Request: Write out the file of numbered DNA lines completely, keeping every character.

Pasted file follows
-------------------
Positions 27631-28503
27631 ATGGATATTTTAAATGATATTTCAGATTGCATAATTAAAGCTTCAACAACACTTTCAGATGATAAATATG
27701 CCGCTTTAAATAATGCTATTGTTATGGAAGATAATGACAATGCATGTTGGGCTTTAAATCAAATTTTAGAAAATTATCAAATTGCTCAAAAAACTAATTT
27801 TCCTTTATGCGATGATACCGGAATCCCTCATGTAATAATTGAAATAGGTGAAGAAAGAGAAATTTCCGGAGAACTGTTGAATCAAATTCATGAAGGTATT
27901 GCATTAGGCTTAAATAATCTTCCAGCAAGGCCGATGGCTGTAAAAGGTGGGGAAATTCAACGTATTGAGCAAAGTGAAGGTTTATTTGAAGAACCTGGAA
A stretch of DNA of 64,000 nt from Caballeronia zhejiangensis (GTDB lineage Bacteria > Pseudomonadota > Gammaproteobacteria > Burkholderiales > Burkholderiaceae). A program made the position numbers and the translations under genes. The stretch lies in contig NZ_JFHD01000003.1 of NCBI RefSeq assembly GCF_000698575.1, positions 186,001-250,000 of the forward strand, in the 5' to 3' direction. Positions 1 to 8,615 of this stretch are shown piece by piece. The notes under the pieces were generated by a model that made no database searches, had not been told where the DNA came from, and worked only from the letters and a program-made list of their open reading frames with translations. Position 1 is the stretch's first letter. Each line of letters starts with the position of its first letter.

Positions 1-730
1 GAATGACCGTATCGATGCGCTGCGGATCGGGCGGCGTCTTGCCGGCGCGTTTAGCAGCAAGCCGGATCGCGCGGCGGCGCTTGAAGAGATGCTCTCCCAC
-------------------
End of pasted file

Positions 27631-28503
27631 ATGGATATTTTAAATGATATTTCAGATTGCATAATTAAAGCTTCAACAACACTTTCAGATGATAAATATG
27701 CCGCTTTAAATAATGCTATTGTTATGGAAGATAATGACAATGCATGTTGGGCTTTAAATCAAATTTTAGAAAATTATCAAATTGCTCAAAAAACTAATTT
27801 TCCTTTATGCGATGATACCGGAATCCCTCATGTAATAATTGAAATAGGTGAAGAAAGAGAAATTTCCGGAGAACTGTTGAATCAAATTCATGAAGGTATT
27901 GCATTAGGCTTAAATAATCTTCCAGCAAGGCCGATGGCTGTAAAAGGTGGGGAAATTCAACGTATTGAGCAAAGTGAAGGTTTATTTGAAGAACCTGGAA
A stretch of DNA of 64,000 nt from Caballeronia zhejiangensis (GTDB lineage Bacteria > Pseudomonadota > Gammaproteobacteria > Burkholderiales > Burkholderiaceae). A program made the position numbers and the translations under genes. The stretch lies in contig NZ_JFHD01000003.1 of NCBI RefSeq assembly GCF_000698575.1, positions 186,001-250,000 of the forward strand, in the 5' to 3' direction. Positions 1 to 8,615 of this stretch are shown piece by piece. The notes under the pieces were generated by a model that made no database searches, had not been told where the DNA came from, and worked only from the letters and a program-made list of their open reading frames with translations. Position 1 is the stretch's first letter. Each line of letters starts with the position of its first letter.

Positions 1-730
1 GAATGACCGTATCGATGCGCTGCGGATCGGGCGGCGTCTTGCCGGCGCGTTTAGCAGCAAGCCGGATCGCGCGGCGGCGCTTGAAGAGATGCTCTCCCAC